Two hours after taking the drugs, pain relief was statistically the same between the non-opioid users and the opioid users. The non-opioid users reported a decrease in pain of 4.3, while the opioid users reported a decrease of 4.4. Dr. Gary Franklin, medical director of the Washington State Dept. of Labor, called the study “highly relevant” to workers’ compensation. Dr. Franklin said this begged the question, “Why even get started (with opioids) if there are good alternatives?”

Phil Walls, chief clinical officer at myMatrixx, said the findings in the report did not come as a surprise. “For years, I’ve been telling people ibuprofen is equally effective to opioids in treating pain.” But Walls added that doctors “can’t go backwards” after a patient starts taking opioids. As Walls describes it, this is because non-opioids like ibuprofen and Tylenol lack the “feel good” opiate component.

North Carolina Task Force Releases Draft Opioid Guidelines

To address their opioid crisis, North Carolina formed the Opioid Task Force about nine months ago. Since that time the Task Force has been working to come up with a new set of opioid guidelines. The good news is that the Task Force has just released its new Draft Opioid Guidelines.

The proposed effective date for the new guidelines is May 1, 2018. The guidelines contain many new provisions that most system participants view as positive. The guidelines are unique in that they break down appropriate medication usage at the various stages of pain, including first and subsequent opioid, and other pain medication prescriptions during the acute and chronic pain stages. Some of the proposed rules are as follows:

  • Would require prescribers to document that non-opioid treatment is insufficient, and urges the shortest duration possible, with short-acting opioids only.
  • Would limit daily dosages for acute paint to 50 morphine equivalent dose (MED).
  • Would cap initial prescriptions for non-surgical patients to a 5-day supply.
  • Would cap subsequent prescriptions at 30 days at 50 MED. Anything more would require specific documented medical justification.
  • The new rules would not apply to claims were the injured worker takes opioids for more than 12 weeks preceding the May 1, 2018 effective date.
  • Under certain circumstances a prescriber must prescribe the opioid antagonist naloxone hydrochloride, such as when prescribing more than 50 MED or where a patient has mental health issues.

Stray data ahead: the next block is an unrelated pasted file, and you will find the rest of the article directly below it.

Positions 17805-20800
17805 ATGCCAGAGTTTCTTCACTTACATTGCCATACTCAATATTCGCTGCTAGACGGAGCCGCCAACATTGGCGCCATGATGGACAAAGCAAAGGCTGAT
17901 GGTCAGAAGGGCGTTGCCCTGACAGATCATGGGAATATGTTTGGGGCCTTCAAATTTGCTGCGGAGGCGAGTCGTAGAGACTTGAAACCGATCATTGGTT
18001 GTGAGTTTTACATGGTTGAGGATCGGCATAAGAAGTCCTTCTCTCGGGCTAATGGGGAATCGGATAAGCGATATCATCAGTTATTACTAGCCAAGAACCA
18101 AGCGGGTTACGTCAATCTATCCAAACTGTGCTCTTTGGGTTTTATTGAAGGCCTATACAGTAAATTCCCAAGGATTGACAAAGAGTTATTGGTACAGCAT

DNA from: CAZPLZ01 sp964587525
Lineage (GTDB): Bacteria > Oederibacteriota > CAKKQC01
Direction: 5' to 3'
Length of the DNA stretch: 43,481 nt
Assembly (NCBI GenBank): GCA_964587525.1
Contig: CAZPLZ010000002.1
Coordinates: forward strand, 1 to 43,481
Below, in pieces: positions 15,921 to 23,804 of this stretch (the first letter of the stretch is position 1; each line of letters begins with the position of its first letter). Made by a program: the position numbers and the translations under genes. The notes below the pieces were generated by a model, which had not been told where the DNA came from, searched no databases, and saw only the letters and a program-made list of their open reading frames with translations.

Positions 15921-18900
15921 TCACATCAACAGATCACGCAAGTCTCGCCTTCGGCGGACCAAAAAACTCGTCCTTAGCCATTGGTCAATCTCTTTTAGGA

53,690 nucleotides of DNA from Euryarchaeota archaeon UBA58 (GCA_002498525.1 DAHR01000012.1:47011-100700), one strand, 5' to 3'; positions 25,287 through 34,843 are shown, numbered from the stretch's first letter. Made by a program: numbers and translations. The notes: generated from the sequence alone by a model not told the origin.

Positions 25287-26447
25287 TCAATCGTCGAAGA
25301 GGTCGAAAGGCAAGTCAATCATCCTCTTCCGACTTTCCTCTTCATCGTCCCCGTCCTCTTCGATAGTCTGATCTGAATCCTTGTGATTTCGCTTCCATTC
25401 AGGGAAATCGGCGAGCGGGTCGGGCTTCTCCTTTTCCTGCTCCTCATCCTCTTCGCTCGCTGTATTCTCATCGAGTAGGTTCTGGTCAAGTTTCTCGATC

• No fentanyl, benzodiazepines or carisoprodol (think muscle relaxants like Soma) can be prescribed for acute pain.

Mark Pew, senior vice president for Prium, said “They have specifically targeted fentanyl, benzos and carisoprodol. And I appreciate the fact that they broke it down to the stage of pain. It’s a very unique approach compared to what other states have done… I think this is a quantum leap forward.”

The new proposed guidelines are subject to a public comment period, after which we may see more changes.

TX DWC Disciplines 7 out of 10 Compound Providers

Workers’ Compensation Commissioner Ryan Brannon spoke at the Insurance Council of Texas’ annual conference in early November. Commissioner Brannon said that TX DWC audited the top 10 compounding prescribers and fined 7 out of them. The fines ranged from $5,000 to $25,000 for prescribing compounds that were not medically necessary. Interestingly, all 7 of the prescribers have signed consent orders agreeing to pay the fines.

TX DWC is also still in the process of closing the loophole that allows compounded drugs as long as they contain “Y” ingredients from the Texas ODG formulary. In June, the division posted an informal rule that would require preauthorization for all compounded drugs, regardless of whether the ingredients are listed as “Y” drugs on the formulary. Plans are still in place to begin the rule-making process before the end of this year.

TX TDI Planning Audit Targeting Heavy Ordering of Lumbar Spine MRIs

Texas Department of Insurance Division of Workers’ Comp gave notice that they are planning an audit to evaluate the appropriateness of a doctor’s decision to order lumbar spine MRIs before one month of conservative therapy. ODG does not recommend MRIs for uncomplicated low back pain until at least one month of conservative therapy unless symptoms of a severe or progressive neurologic deficit are present. The agency plans to audit 10 practitioners who ordered the highest number of lumbar spine MRIs within 30 days of the date of injury. The data set will be culled from July 2015 to June 2017.

DWC medical advisor Dr. Patrick Palmer approved the audit as part of the 2017 Medical Quality Annual Audit Plan.

Tom Swiatek

Tom Swiatek

As Assistant Vice President of Regulatory Services, General Counsel, and Editor in Chief of UR Nation, Tom Swiatek draws on his experience as an insurance attorney on both the general liability side, as well as on workers’ compensation matters. As a California Workers’ Compensation Section Member, Tom is leading the discussion with respect to the regulatory challenges and opportunities facing the workers’ compensation system.